It’s not about me, like I thought it was. I can’t describe in words how huge and encompassing the “me” mindset is, and how difficult it is to overcome and extract at its root. Distancing from “me,” as I’ve experienced it, is a pleasurable, lifelong process.
I start my days upon waking, by washing my hands, saying mode ani, then davening, and more. Throughout, I meditate on
Hashem is One, and there is nothing besides Him, so nothing can possibly be bad, not even … (fill in the blank).
Then, since Hashem customizes our days with what we need to learn, my day is rarely what I could expect, so gam zu letova, “this too is for good” runs through my mind all day.
Let’s look at a typical day. Say all day, or so it seems, whatever I touch knocks something else over and spills its content, or things just drop onto the floor. I could understandably be annoyed
and allow it to derail my “good day.” (Sometimes it does, but who’s perfect?). Instead I practice calling out the most resonating Chassidic lesson. For example, when knocking down and dropping things, I would say inside,
some blessings are so good that they can only be expressed as seemingly bad. But these are
They are a source of treasures, if I would just stay down there long enough to pick them up.
So I look for treasures! I usually find some! Once I found something I had looked for, literally for years.
Now a friend says something that I can barely tolerate, and with an attitude that makes me want to run away. I feel my resentment rising inside, when I remember that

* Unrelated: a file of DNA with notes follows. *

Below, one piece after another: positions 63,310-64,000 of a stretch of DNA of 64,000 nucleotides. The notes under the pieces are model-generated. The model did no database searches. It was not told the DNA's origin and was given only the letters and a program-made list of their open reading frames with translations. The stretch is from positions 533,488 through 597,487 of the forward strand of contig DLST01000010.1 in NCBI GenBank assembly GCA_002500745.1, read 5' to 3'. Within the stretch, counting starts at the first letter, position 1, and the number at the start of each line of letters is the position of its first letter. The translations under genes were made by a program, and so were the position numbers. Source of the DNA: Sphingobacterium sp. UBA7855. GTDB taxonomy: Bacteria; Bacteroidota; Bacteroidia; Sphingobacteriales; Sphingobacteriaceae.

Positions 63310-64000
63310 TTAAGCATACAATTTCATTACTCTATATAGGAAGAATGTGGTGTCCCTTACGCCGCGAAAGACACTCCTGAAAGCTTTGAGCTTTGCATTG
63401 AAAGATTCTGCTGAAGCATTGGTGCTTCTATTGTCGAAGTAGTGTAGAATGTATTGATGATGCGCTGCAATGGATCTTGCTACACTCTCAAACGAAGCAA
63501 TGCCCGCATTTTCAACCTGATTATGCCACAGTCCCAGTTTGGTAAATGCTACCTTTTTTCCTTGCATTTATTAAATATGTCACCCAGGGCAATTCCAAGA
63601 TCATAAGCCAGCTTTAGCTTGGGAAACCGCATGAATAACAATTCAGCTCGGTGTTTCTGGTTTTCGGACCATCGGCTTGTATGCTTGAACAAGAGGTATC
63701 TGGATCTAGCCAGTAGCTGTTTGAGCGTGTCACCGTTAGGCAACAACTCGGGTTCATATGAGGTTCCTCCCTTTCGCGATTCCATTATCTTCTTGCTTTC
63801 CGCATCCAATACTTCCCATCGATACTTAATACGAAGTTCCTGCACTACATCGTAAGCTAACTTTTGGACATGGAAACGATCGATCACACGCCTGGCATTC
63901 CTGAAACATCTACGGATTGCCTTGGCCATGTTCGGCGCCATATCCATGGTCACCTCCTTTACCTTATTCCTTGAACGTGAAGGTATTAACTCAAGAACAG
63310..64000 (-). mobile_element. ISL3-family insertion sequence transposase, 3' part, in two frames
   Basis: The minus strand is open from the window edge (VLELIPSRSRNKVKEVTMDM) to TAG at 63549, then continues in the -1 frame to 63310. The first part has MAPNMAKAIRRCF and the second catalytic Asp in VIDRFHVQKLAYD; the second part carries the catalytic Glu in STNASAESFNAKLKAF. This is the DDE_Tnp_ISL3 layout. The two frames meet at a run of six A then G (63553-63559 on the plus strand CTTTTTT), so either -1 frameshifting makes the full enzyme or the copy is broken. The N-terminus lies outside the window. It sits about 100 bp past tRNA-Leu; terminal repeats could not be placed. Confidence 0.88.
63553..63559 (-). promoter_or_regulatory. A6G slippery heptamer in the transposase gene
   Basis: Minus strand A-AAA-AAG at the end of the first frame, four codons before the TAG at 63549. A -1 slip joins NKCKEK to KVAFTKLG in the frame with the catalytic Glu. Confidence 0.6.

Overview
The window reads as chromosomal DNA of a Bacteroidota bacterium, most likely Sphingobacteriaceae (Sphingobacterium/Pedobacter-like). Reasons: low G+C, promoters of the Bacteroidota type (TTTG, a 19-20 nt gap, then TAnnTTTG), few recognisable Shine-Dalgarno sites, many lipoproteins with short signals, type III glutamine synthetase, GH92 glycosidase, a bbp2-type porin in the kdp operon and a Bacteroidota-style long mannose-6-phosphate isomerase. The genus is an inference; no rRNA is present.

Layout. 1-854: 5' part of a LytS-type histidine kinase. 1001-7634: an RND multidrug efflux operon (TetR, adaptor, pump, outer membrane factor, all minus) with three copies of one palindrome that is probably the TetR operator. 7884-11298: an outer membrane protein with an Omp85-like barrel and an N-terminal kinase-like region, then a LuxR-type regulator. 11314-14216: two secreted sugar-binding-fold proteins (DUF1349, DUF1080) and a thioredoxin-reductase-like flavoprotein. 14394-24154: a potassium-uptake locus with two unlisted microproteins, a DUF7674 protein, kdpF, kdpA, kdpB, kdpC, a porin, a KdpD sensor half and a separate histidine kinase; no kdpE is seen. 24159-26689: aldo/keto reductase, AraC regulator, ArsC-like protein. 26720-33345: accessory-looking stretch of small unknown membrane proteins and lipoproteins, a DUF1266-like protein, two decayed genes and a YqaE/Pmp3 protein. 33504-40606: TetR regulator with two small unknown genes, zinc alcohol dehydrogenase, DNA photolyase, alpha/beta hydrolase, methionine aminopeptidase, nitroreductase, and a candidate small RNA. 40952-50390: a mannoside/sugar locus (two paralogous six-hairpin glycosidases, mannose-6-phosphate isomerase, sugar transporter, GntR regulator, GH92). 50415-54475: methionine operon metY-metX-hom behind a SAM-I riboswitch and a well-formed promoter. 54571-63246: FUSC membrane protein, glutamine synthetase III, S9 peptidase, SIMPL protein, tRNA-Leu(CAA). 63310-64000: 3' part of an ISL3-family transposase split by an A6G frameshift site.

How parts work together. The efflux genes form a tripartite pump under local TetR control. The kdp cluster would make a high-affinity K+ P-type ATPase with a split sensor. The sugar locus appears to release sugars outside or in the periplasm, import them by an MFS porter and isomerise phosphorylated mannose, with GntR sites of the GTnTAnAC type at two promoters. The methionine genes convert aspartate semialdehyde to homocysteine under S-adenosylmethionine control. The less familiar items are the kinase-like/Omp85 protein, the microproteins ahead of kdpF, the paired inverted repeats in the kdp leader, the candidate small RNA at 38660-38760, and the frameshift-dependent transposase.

if I feel resentful or angry when I see a problem in a person, I have that problem.
When I remember that, I can’t ignore it. I’m obligated to look carefully to find the problem within me. Surprisingly, I find it. More surprisingly, I calm down and objectively address the
problem. Suddenly everything looks different than when I was feeling resentful. On the other hand,
if I see a problem in a person, and I want to help them, I don’t have the problem,
and I can offer assistance in a balanced way.
I spent several days on the annoyance exercise. Each day, I wrote down annoyances that could hold me hostage. Just doing the exercise heightened my awareness.
Here’s another one. I am involved with a mind-bending project. I am at the point between creativity and overwhelm, on the verge of discovery. I am engrossed, plugging, digging deeper. Someone I care about (say, my husband) needs something. Can I let go and help him? I fear that I’ll have to start over and go through overwhelm again. But can I say no to my husband? Hardly. I practice broadening my mind so I can handle more than one emotion at a time. Chassidus says that regarding broad thinking –
Emotions that are not influenced by the mind, are rigid. They are not agile and broad. Emotions that are influenced by wisdom are objective.
They can understand both sides of an argument, whether the argument is internal or external. It is easy for mature emotions to navigate between two opposites.
Courage kicks in. I handle both and do even better.
Oh, and the technology conundrums. I despise technology problems!! They hold me captive, with no end in sight. And it’s Erev Shabbos. I can’t imagine going into Shabbos with an unresolved tech problem, so I sit and tinker, thinking time is not passing at all. Then help arrives:
Who is wise? The person who sees the future consequences.
I lift my head above the fray (I don’t wait ‘til I’m ready). I review what I have finished so far, and picture what’s left to do. I take an accounting of the time it will take to finish preparing for Shabbos. The tech problem fades into the background as if it was nothing (it was).